Sometimes, you just can’t please everyone. With the 2nd pick of the 2010 draft, the Pittsburgh Pirates selected Jameson Taillon, who many compared favorably to Josh Beckett at this stage of their careers. That, of course, causes expectations to skyrocket, and as one of the most polished high school arms in recent memory, people expected him to move quickly. As of today, he remains in Low-A. What happened?
Nothing, really, has happened. The Pirates decided to take a conservative approach with the young right-hander, and he has only pitched 80 innings due to strict innings and pitch limits. If the Pirates were the Rays, they would be applauded for their patient approach with young pitchers, but for whatever reason, the Pirates are being criticized. Part of it is that the Pirates don’t have a good history of developing young arms, and part of it is the high expectations for Taillon. He was supposed to move quickly, and he hasn’t budged, yet. And it doesn’t help that the one thing the Pirates really need is top-of-the-rotation starter. But when we sit back and think of Taillon and what’s best for him, the Pirates seem to be doing him a favor.
The last part of why people are disappointed is the 4.52 ERA. Here’s why no one should worry. One, he’s pitched 79.2 innings and struck out 80, and in that same time span, he’s walked 17. That’s good for a 9 K/9 and 2 BB/9, which is outstanding as it demonstrates stuff (all the whiffs) and beyond-his-years control (the low walk total). Two, Pirates GM Neil Huntington admitted to holding Taillon back a little by making him focus on his fastball command, which means Taillon has thrown way more fastballs than normal. That’s made him easier to hit, but it has improved his fastball command while taking some stress of his joints by not throwing so many breaking balls. Finally, Low-A defenses are terrible. Not only do they make more errors (which wouldn’t hurt his ERA), but they don’t convert as many balls in play into outs, which does hurt his ERA. Don’t worry.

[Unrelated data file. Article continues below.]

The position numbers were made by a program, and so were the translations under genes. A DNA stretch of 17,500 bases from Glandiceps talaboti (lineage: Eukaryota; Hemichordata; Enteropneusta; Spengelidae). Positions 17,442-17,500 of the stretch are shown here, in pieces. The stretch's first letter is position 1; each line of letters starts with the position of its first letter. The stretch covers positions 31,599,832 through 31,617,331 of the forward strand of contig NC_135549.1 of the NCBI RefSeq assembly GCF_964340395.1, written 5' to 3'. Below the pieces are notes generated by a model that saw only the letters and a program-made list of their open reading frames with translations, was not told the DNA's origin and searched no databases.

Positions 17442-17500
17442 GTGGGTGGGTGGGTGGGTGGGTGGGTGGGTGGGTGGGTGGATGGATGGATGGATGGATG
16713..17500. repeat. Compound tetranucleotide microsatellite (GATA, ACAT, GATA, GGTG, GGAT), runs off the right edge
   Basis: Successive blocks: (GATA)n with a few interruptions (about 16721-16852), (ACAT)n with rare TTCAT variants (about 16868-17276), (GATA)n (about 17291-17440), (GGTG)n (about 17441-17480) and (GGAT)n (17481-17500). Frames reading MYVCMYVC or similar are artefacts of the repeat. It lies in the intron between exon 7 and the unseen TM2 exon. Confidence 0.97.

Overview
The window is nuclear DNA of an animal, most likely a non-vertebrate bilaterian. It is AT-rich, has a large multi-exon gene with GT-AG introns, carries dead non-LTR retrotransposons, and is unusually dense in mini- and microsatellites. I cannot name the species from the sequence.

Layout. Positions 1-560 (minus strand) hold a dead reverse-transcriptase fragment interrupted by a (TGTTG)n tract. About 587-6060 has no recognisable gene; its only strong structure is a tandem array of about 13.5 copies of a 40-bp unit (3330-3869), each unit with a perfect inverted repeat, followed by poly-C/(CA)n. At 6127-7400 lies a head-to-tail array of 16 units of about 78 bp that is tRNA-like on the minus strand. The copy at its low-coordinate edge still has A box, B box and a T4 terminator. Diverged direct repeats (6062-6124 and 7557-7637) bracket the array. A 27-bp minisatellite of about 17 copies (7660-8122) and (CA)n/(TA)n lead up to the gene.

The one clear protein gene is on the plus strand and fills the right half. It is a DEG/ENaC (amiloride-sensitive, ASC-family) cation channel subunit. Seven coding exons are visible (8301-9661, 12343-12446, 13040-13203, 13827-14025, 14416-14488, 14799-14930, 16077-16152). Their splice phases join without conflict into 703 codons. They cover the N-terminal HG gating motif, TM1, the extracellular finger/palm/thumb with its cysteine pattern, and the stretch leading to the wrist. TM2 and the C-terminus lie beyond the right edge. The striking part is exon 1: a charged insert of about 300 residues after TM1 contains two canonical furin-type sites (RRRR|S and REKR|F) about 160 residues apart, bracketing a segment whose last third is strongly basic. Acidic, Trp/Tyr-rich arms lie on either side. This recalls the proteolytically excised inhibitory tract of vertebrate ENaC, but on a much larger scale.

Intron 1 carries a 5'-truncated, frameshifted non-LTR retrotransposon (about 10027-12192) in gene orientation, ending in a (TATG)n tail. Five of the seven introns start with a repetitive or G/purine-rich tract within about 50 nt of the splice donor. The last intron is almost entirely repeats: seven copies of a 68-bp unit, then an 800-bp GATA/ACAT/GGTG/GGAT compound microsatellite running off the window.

Taillon is still incredibly talented. His fastball sits in the mid-90s and has hit 98 and 99 a few times, and it has some sink to it. His curveball may be just as good a pitch, and he adds a pretty good slider. He hasn’t used these as much this season, but he’ll develop them more once he reaches AA. Though these three pitches are excellent, Taillon has work to do with that change-up. It has improved but needs work as he climbs the ladder, which shouldn’t be much of an issue. Mechanically, it’s easy to see where he gets the power, but there are a ton of moving parts, which hurt his command (why he’s working on that now). With a high leg kick, Taillon drops into a “drop-and-drive” delivery in which his back knee bends substantially, literally “dropping” him, in order to “drive” better off the mound. This gives him incredible power as he fully utilizes his lower body, and coupled with a 6’6 and 225 pound frame, Taillon looks a workhorse in the making.
By the time all is said and done, Taillon could be an ace, but it may take longer than expected. The Pirates are playing it safe with him, and I wouldn’t expect to see him before 2013. I wonder if the Pirates would put him in the Arizona Fall League to give him a few more innings against more experienced players. If he did well, he would add enough innings to be around 100, and they could place him in AA to start next season. If he didn’t, he could simply be promoted to High-A. Either way, it looks fine for Taillon. At age 19 (20 in November), he doesn’t need to throw 200+ innings. Throwing 100 this season, he can go to 130-140 next season, and he’ll be ready for 160-170 in 2013 and 200 in 2014 as a 22-year old. I understand that Pirates and prospect fans want to see Taillon move quickly and to have sexy statistics, but the Pirates are doing their due diligence. There’s absolutely nothing to worry about.